Mink Machine

The travel bubble in a pandemic

In these troubled times of covid-19, global traveling has come to an almost complete stop after decades of ever-increasing growth. Last year saw a global movement in the climate crisis, even leading to the new term of “flight shame”. While the travel industry was still reeling back from this, covid-19 came in for a sucker punch like a furious Ivan Drago.

In a way, something was bound to happen. The global flights were increasing each year with even darker predictions for the future, so it was quite obvious that such an impact on the environment would have dire consequences.

But it still took actions from activists such as Greta Thunberg to make people slowly come to an understanding of the very real threat we are facing. Some were even more harsh than Greta in their preaching. In the book “Learning to Die in the Anthropocene” from 2015, Roy Scranton wrote that we’re already screwed when it comes to climate change on the planet and made a compelling case of the issues.

But still the airlines kept flying, until covid-19 came along and shut it all down in an instant.

I experienced the infamous “dot-com bubble” twenty years ago and saw firsthand its disruptive effects on the entire industry of software. How will the pandemic state of covid-19 affect the travel industry in the years to come?

Airport I even miss the familiar stench of Frankfurt airport.

Seasoned travelers such as Richard Quest and George Downs describe their travel experiences in this new world order. Their tales are like something straight out of a Hollywood disaster movie, where the face masks and extreme safety measures are a stark reminder of how the travel bubble has been roughly put to the test.

Apart from the obvious disaster situation for airlines and travel-related companies, what does this mean for the travel bloggers, instagrammers and influencers who rely on the travel lifestyle for their income?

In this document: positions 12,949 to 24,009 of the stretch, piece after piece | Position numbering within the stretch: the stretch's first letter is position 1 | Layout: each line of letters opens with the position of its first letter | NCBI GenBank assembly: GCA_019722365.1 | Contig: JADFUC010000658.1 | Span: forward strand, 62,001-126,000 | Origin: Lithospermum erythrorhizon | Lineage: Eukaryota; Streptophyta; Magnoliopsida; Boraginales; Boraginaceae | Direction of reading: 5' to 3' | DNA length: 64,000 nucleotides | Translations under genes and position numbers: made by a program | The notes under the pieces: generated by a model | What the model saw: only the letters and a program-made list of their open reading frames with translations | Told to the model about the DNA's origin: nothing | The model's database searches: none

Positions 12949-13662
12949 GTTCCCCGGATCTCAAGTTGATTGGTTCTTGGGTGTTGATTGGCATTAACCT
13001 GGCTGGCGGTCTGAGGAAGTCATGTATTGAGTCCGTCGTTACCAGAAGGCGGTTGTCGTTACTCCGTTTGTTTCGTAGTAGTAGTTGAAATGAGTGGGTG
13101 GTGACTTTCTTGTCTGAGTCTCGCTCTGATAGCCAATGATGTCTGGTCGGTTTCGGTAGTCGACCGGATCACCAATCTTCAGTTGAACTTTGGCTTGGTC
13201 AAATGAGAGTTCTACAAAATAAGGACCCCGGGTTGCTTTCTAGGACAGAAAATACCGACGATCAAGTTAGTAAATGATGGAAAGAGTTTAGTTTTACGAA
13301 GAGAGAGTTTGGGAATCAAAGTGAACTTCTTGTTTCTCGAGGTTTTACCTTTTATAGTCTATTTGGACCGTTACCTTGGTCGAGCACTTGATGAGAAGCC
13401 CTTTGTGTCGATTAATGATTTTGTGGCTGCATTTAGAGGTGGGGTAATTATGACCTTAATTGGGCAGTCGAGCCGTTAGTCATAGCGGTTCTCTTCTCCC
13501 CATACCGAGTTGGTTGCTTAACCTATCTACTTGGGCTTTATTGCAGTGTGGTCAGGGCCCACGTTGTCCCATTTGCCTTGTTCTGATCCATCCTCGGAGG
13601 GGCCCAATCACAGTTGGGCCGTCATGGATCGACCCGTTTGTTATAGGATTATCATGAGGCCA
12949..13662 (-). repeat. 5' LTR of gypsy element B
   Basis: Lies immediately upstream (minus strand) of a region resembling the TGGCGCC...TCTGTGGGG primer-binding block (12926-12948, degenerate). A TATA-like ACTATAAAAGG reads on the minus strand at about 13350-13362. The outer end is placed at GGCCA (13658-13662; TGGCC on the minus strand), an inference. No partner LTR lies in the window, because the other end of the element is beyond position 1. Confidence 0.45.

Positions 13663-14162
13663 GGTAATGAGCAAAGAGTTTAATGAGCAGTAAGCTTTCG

Schiphol Lonely times at Schiphol airport.

Many seem to agree that this is a time for productivity in the face of adversity, such as Chris Guillebeau and Rolf Potts sharing their thoughts on the subject.

But the reality is harsh. Pete Rojwongsuriya shares how covid-19 has directly impacted his revenue and Leif Pettersen recently wrote about the death of travel writing.

Most seem to agree on one thing: travel as we knew it is already long gone. The industries of airlines and travel-related companies will most likely continue to suffer for a very long time. But will the travel bubble burst?

Helsinki The glossy facade is fading in Helsinki airport.

Many aspects of travel have to do with people being brought in close proximity with others in confined spaces, such as airports and plane cabins, which is obviously not compatible with covid-19.

Add to this the absence of other popular social activities such as concerts and sport events, and this year is one of the strangest we’ve seen in a generation.

To add insult to injury, all this is slowly turning into the new normal as we are silently shifting our baselines. Being resilient to changes is a human trait, but this summer feels like an episode of Black Mirror that never ends.


No comments yet.

Leave a reply

Your email address will not be published. Required fields are marked *

Featured stories

Aliens in Nevada and New Mexico

Aliens in Nevada and New Mexico

"We turned around and went down another dirt road, past countless Joshua trees until our car was covered in dirt and we finally arrived at the Front Gate of Area 51."
The fairytale castles of Sintra

The fairytale castles of Sintra

"The Portuguese town of Sintra is famous for many beautiful castles. Palácio Nacional da Pena is arguably the most stunning of the lot. "
Sessions in Seville

Sessions in Seville

"I end my journey in front of the tomb of Columbus, located inside the world’s largest Gothic cathedral."
Roaming in Valletta

Roaming in Valletta

"I passed the statue of Jean de Valette, the 49th Grand Master who laid the foundation stone to Valletta in 1566, to gaze at the golden interior of St. John’s Co-Cathedral, where he is buried in the crypt."
The streets of Paris

The streets of Paris

"One of the advantages of repeated visits to a place is the leisure pace of awe and discovery while drifting slowly down the worn streets of the French capital."
Road trip across the American Southwest

Road trip across the American Southwest

"We drove along Route 6, Route 66 and Route 666. If there was a Route 6666, we must have missed that turn."


Fever Ray
Kuala Lumpur